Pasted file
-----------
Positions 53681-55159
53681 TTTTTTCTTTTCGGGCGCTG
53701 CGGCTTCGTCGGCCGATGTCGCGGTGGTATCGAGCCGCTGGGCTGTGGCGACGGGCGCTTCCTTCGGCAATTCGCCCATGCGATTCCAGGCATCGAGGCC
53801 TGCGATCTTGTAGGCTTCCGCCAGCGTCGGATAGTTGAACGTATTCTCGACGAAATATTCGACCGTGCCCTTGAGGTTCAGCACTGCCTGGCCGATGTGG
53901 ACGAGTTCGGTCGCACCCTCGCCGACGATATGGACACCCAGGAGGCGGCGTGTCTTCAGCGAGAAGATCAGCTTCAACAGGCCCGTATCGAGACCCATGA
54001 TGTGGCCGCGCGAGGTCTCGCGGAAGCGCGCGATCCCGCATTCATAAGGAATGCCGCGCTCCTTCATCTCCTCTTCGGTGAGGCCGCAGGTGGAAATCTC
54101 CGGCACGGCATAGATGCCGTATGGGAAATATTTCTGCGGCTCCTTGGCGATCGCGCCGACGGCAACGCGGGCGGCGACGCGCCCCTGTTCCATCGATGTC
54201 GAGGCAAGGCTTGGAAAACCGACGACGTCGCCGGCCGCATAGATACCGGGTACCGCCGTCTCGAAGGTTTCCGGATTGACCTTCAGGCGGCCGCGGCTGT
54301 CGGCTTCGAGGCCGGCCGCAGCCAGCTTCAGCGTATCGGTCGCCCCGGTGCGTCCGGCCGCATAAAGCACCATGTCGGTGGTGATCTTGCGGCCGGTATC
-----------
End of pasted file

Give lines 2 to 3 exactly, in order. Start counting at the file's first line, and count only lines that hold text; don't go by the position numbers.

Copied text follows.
53681 TTTTTTCTTTTCGGGCGCTG
53701 CGGCTTCGTCGGCCGATGTCGCGGTGGTATCGAGCCGCTGGGCTGTGGCGACGGGCGCTTCCTTCGGCAATTCGCCCATGCGATTCCAGGCATCGAGGCC